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Mount Evans is the 14th tallest mountain in the State of Colorado, and the reason that this mountain is included in this set is due to the iconic view the mountain has from the city of Denver. The peak is monumental and unmissable from the city, but it also does not come without its controversy. The mountain and its name have a dark past, and has a movement suggesting it be renamed “Mount Blue Sky”. The mountin was named after Colorado Governor John Evans, and the controversy is that he ordered the murder of over 200 Native American Cheyanne and Arapaho members in the “Sand Creek Massacre” of 1864. This mountain and its name does not sit well with the Colorado populous and the remaining Native Americans of the region. This picture capture’s the mountain's dark past, but encourages the experience and reality of its present beauty. Mount Evans is incredibly green leading up to the mountain, and has a large floral blooming. The mountain has intriguing wildlife in the area and has a great admiration from those who visit it. The piece opens up honorably, but quickly gives a brief insight into something unsettling through diminished and augmented chords, then resolving to a burst and returning to the main theme. This darkness will be revisted later in the piece through a tense and aggressive section, having seemingly random outbursts from the flute above the other instruments playing in a darker demeanor through augmented and diminished chords, which seem atonal but has clear intention. This will then be followed by a gentle echo effect between the french horn, clarinet, and oboe in a semi-tone and whole tone progression. This will then resolved and become  progressively steadier, as an ode to the Native Americans that have persevered through to today, and the wonder that the mountain itself gives. In the middle of the piece, nearing the end, there is also an oboe solo in remembrance and reflection of looking out onto the peak of the elegant natural phenomenon, and feeling the sense of awe that so many have experienced. The piece ends on a suspension post flute and oboe ornamentation to not only maintain the physical beauty and emotional impact of seeing and visiting the mountain, but to also keep subtle reminder of its dark history that still carries through today.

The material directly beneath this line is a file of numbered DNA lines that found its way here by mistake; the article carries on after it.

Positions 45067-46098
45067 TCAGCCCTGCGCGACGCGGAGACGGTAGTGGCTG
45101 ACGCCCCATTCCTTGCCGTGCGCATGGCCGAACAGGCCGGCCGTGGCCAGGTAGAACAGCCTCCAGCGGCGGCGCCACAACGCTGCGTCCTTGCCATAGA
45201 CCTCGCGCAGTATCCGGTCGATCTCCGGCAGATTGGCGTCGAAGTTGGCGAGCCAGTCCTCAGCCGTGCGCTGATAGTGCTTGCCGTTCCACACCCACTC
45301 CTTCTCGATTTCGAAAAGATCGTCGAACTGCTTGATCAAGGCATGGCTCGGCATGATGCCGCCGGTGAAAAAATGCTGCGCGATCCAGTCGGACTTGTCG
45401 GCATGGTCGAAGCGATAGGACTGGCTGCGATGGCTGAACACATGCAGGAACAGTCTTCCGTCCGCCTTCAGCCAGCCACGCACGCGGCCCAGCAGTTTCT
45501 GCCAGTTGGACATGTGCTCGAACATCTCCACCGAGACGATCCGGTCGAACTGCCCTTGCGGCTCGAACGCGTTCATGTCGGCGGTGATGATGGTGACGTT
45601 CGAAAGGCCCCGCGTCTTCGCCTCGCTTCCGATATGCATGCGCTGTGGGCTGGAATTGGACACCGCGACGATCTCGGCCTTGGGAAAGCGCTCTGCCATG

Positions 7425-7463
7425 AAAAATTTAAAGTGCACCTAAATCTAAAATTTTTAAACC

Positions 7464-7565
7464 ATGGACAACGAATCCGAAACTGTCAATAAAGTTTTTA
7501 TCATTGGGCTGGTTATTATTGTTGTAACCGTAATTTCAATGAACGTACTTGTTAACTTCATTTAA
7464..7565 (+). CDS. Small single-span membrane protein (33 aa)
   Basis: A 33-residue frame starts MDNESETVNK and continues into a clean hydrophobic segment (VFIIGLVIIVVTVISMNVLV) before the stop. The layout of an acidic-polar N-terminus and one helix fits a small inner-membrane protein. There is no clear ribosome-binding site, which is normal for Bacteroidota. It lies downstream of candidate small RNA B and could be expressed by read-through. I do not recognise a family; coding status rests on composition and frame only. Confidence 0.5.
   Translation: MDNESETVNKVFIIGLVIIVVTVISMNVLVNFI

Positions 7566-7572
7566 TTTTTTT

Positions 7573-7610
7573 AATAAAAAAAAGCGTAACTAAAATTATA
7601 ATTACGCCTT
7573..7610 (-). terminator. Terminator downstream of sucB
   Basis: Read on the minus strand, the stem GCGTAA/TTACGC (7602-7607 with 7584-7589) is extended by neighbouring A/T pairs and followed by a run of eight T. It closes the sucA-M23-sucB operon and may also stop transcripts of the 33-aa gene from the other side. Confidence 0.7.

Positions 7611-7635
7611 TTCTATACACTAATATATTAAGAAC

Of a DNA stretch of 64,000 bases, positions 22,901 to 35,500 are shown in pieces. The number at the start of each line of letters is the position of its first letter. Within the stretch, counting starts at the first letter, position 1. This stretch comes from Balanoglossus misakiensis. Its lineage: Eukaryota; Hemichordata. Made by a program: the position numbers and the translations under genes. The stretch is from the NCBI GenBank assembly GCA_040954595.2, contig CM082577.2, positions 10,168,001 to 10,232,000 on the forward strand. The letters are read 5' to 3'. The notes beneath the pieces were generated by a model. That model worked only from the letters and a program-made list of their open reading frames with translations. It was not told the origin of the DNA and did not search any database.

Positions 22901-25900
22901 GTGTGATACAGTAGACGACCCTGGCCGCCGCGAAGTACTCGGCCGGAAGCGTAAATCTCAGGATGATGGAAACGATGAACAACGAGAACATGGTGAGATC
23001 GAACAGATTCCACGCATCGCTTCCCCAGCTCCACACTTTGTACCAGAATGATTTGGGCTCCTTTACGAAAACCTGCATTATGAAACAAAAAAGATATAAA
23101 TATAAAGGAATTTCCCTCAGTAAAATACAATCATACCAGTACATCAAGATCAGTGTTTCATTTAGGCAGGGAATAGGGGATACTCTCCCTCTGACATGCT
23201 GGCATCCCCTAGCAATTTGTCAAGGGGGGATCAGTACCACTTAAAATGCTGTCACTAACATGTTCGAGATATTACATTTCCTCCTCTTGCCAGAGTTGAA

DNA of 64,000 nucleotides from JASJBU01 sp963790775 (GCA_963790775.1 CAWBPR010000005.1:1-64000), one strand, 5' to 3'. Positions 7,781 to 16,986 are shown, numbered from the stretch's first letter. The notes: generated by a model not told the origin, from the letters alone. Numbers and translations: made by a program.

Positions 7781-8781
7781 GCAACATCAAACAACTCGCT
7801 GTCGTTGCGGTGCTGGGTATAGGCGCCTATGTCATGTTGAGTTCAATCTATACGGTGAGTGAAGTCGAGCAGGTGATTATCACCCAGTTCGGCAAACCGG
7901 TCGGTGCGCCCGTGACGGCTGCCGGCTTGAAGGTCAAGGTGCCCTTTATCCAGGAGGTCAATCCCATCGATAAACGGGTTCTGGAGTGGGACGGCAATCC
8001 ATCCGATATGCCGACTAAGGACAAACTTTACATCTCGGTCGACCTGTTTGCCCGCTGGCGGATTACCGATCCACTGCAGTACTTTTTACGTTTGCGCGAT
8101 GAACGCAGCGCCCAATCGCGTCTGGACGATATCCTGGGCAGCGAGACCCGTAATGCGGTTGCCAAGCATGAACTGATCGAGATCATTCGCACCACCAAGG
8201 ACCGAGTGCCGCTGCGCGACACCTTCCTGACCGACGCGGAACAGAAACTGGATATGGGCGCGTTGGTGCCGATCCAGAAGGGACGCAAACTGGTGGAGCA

Mount Evans: A Monumental Elegy for Woodwind Quintet

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